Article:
The Senate panel did a good job grinding up Goldman Sachs execs into hamburger meat. And the 10 hours of live TV coverage certainly made for good entertainment.
(Of course, as illustrated by Goldman Sachs's $1 stock increase on a horrible day for the market, "entertainment" was pretty much all it was, but that's another story).
But now it's time to put a few more folks in the hot seat. Namely, the folks who are arguably MOST RESPONSIBLE for the financial crisis that we're still struggling to recover from.
Sure, Wall Street greed played a role. So did giddy house buyers and scummy mortgage brokers. So did Angelo Mozilo and all those bank CEOs. So did Bernie Madoff and Allan Stanford. So did Ben Bernanke and Alan Greenspan, those Fannie and Freddie CEOs, AIG, and the hundreds of banks that have since rolled over and gone belly-up.
But the big message of the aftermath of the crash is this:
Almost everything that happened was perfectly legal (and even encouraged by the government). And most of the rest was completely missed by the folks who were supposed to be watching the action and enforcing the laws.
So it's time to ask WHY all that stuff was legal.
Don't forget: Bear markets for stocks and houses are huge bull markets for the prosecution business. Thus, for the past two years, every prosecutor and regulatory agency on earth has been combing through the wreckage with the aim of filing fraud charges and throwing people in jail.
And what have they found?
Pretty much nada.
Sure, they got Bernie and Allan, but only after their Ponzi schemes collapsed. (In the intervening years, meanwhile, they not only missed these crimes, but actively squelched opportunities to bust them).
But they haven't found anything else.
NO MAJOR PLAYER in the financial crisis has gone to jail. There have been no "Enron Task Forces". The one criminal case connected to the crash, the trial of two Bear Stearns portfolio managers, ended in an acquittal. After 18 months of searching through 20 million Goldman Sachs emails, the best the SEC has been able to come up with is a (weak) civil fraud charge.
So what can we conclude from this?
Prosecutors haven't found wrongdoing because, under the laws in effect at the time, there wasn't any wrongdoing.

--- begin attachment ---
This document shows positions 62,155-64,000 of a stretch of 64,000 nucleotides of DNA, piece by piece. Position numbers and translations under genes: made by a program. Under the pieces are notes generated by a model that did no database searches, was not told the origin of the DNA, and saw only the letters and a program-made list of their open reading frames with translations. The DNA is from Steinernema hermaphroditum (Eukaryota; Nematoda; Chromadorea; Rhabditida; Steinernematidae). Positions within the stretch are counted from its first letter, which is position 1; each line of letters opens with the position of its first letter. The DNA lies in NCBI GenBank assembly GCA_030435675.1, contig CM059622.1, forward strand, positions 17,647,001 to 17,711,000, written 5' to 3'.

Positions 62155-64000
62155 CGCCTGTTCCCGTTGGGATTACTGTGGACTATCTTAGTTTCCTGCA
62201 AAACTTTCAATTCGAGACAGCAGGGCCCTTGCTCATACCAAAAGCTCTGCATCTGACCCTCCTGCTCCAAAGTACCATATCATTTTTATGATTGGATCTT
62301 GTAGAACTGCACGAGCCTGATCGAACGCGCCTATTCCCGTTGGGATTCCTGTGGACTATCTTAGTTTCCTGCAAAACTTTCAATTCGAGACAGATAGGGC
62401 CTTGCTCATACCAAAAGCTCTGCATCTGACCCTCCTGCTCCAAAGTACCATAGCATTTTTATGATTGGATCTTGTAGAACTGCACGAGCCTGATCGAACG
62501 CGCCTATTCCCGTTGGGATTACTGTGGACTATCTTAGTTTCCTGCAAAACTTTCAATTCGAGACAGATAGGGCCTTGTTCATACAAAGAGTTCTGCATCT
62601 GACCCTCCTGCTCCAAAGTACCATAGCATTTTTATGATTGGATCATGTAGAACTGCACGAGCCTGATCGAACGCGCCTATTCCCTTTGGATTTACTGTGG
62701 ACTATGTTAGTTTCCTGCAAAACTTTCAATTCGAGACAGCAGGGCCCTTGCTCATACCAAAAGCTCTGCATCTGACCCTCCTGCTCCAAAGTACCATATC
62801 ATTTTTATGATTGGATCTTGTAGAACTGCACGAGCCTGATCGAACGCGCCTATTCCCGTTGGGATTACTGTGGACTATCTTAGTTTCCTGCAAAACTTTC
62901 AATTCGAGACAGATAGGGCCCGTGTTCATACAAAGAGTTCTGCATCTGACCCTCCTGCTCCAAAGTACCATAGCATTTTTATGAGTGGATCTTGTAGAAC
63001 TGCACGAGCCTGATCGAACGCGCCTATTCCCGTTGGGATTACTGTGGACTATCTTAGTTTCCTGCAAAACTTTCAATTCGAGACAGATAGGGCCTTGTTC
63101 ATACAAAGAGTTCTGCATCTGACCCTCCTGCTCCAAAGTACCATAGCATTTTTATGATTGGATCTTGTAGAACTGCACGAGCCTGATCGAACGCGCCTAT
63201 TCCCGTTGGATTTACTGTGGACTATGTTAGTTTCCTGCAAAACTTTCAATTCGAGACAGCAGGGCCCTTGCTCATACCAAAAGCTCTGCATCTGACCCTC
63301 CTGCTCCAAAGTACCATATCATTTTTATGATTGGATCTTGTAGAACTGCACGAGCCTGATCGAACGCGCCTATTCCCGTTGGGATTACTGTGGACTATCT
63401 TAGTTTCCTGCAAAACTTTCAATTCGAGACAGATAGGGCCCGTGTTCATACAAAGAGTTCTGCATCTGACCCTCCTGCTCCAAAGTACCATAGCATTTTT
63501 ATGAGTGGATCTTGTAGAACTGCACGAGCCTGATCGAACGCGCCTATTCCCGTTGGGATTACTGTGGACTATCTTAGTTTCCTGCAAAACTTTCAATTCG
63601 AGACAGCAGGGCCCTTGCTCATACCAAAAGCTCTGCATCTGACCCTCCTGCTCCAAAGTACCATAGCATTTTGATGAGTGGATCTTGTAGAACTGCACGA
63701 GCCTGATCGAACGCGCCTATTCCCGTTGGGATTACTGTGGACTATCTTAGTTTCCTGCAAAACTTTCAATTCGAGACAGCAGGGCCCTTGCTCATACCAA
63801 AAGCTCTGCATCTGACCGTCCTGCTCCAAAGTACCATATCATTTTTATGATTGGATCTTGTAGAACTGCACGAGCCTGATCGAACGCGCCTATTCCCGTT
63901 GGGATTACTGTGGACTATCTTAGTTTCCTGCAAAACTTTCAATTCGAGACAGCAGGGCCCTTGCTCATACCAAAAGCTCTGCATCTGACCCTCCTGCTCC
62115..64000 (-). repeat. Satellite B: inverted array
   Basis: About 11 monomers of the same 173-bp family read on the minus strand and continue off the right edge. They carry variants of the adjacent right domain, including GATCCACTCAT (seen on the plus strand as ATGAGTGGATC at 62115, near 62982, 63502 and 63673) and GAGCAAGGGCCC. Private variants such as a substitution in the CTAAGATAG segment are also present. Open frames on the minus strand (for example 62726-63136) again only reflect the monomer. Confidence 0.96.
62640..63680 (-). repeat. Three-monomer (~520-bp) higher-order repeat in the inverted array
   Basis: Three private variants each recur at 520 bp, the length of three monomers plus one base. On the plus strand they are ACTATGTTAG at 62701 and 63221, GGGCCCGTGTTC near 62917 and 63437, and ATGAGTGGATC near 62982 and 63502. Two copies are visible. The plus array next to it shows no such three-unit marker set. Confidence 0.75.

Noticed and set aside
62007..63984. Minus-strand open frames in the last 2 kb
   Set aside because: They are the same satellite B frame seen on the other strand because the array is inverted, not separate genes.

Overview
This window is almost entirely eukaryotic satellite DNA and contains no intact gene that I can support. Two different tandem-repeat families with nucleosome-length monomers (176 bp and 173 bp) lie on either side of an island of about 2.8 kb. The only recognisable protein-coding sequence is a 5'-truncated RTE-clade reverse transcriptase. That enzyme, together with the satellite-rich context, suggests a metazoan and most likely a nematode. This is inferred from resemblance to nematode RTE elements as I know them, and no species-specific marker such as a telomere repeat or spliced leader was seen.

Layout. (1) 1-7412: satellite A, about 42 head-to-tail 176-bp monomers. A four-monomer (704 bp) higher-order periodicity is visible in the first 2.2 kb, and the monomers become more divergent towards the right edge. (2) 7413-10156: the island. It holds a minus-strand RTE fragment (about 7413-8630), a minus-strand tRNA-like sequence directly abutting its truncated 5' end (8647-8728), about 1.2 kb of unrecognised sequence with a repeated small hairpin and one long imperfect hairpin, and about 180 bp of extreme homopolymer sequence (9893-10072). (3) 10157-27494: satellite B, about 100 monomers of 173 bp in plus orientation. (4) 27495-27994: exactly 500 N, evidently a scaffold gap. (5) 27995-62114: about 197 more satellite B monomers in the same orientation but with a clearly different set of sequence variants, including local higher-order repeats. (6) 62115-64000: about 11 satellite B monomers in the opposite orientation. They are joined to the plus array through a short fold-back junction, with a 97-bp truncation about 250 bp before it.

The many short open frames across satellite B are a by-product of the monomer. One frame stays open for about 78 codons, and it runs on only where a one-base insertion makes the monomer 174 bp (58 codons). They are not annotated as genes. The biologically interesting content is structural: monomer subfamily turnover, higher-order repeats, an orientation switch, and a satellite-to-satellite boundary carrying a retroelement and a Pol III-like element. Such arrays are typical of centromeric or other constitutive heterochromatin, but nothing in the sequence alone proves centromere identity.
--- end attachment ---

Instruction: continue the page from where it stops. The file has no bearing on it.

And that highlights the REAL crime here: The laws in effect at the time.
So it's time to call a few more people to the stand.
The folks who made the laws that allowed all this stuff to happen, for example. And the folks responsible for the agencies that missed the only criminal behavior that HAS been found. The Senators who approved the lax "mark-to-market" accounting rules (which allowed banks like Lehman to print huge phantom "profits" for bonus and stock purposes, and then, on the way down, lie about the value of their crap assets until they collapsed in a heap). The folks who championed all those neg-am option-ARM mortgages (Alan). The folks who decided Glass-Steagall was an unnecessary anachronism (Bill?). The people who decided derivatives shouldn't be regulated (Alan, Bob). The man who ran the SEC while it whiffed on Madoff and Stanford (Chris). The man who ran the SEC when it decided to eliminate leverage rules, allowing the banks to gamble themselves into oblivion (Chris). The folks who got Fannie and Freddie into the sub-prime business (Daniel, etc.). And so on...
Now that they've had time to reflect, it would actually be instructive to hear these folks reflect on the thinking and pressure that led them to make these (terrible) decisions. This information won't be useful now--the milk has already been spilt--but it might be useful 50 years from now, when the good times are back and we're obsessed with complete deregulation and de-enforcement again.
And it would certainly be entertaining!